In The Sims 4 though, it’s CAS again, but this time it’s Create a Sim. Whilst The Sims 4 removed the customization of Create a Style seen in The Sims 3, they did upgrade the way you can make your Sim look. Up until this point, Sims only had customization with sliders adjusting different and limited features. In The Sims 4, you can make your Sims far more realistic by simply clicking and dragging points of adjustment from their head to their body. You can even change the way they walk.
In The Sims 3, you can place all sorts of lot sizes across the world wherever they fit on a flat plot of free space. You can also change the land surface to make it suitable for a lot to pop down onto it. In The Sims 4, the lot placement is specifically allotted and you only have so many free spaces to choose from. Which leads us to The Sims 3’s abundant offering of 170 lots to choose from and fill (if you wish!). In The Sims 4, the biggest world is currently San Myshuno from The Sims 4: City Living with 30 lots. 170 lots will really add weight to the game though depending on how you play.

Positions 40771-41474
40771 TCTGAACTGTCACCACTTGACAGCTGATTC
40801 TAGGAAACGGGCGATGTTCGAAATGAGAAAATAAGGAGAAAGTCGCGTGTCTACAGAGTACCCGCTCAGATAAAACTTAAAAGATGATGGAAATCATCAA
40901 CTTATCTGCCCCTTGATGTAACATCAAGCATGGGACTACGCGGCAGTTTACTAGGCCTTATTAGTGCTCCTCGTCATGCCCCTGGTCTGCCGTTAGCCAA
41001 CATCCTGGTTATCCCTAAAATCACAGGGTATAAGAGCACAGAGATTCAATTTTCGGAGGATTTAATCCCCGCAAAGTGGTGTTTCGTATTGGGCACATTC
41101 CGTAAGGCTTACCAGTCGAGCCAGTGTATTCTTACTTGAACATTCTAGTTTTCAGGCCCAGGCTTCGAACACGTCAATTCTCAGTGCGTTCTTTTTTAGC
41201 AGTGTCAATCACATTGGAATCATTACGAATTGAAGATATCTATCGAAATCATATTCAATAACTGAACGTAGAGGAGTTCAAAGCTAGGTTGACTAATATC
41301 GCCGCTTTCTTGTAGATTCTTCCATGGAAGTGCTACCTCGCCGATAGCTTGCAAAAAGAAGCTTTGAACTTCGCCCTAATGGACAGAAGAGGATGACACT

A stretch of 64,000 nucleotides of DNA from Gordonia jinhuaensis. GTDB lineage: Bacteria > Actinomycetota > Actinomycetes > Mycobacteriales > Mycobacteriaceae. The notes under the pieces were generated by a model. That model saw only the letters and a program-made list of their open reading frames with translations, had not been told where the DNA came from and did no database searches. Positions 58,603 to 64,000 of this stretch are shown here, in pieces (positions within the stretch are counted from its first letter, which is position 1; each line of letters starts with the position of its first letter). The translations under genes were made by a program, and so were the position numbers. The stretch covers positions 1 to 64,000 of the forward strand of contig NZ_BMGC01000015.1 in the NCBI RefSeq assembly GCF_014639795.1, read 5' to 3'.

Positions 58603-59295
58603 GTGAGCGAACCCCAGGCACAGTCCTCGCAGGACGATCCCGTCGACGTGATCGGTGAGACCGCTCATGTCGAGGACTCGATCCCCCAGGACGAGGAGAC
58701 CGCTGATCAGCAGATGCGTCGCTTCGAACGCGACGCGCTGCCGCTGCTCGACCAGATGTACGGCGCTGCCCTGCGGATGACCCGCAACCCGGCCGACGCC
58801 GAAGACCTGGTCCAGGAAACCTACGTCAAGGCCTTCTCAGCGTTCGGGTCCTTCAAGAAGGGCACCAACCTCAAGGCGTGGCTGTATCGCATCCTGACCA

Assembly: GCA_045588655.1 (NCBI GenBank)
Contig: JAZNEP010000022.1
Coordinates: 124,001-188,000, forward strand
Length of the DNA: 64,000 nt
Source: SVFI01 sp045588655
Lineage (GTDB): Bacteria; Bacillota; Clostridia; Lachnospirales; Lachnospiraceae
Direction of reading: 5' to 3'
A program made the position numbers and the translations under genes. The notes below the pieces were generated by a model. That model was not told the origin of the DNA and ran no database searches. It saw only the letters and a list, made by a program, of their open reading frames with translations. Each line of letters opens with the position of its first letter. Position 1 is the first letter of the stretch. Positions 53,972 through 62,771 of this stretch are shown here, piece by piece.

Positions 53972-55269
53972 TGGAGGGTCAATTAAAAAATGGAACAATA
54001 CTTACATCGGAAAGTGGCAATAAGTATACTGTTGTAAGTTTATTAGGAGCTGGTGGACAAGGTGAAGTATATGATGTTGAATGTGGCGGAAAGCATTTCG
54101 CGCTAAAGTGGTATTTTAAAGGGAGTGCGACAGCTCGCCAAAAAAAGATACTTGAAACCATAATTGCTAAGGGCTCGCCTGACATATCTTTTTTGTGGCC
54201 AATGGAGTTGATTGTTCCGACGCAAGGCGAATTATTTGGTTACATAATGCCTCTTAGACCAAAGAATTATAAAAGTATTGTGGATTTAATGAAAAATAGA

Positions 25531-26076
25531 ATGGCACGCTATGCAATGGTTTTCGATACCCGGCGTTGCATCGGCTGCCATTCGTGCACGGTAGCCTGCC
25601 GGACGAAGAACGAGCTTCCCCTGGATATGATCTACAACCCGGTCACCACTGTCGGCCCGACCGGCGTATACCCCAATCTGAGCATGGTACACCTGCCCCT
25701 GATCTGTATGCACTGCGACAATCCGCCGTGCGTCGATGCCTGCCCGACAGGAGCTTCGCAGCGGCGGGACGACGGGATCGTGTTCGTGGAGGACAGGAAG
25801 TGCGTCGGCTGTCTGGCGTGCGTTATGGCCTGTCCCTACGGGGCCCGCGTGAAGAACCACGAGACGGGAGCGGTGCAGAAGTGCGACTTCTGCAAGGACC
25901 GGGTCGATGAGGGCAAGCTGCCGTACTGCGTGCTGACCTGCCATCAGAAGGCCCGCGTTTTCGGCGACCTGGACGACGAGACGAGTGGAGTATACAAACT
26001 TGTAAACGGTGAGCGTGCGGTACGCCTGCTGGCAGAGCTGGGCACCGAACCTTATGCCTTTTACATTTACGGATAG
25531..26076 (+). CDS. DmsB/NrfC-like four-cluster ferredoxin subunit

Thankfully, as you might expect from a newer game, what The Sims 4 lacks in lot space it makes up for in its ability to run more smoothly, and with more stability than its predecessor. Whilst The Sims 3 has the open world, as we’ve previously mentioned, at times that comes with a cost of slower processing and glitches. It’s no surprise really that a game that came out later would have access to a new game engine and it does.
The Sims 3 introduced the ability for the rest of the families in the neighborhood to continue about their lives when you were playing with your active household. This meant that if you then returned to a family, life had changed since you were last there. They might have got a job or had a child. It’s something that is currently only available as a mod for The Sims 4 which tells you that it’s something the players want.
The Sims 4 sought instead to focus on enhancing each Sims emotion and personality by introducing SmartSim, the ability for Sims to be affected by their surroundings. For example, the decor you decide to put in a room can have a genuine effect on how your Sim feels. Similar to the mood gameplay feature of previous Sims, emotions allow a Sim to be more easily affected by in-game events and social interactions making for a more realistic gameplay experience.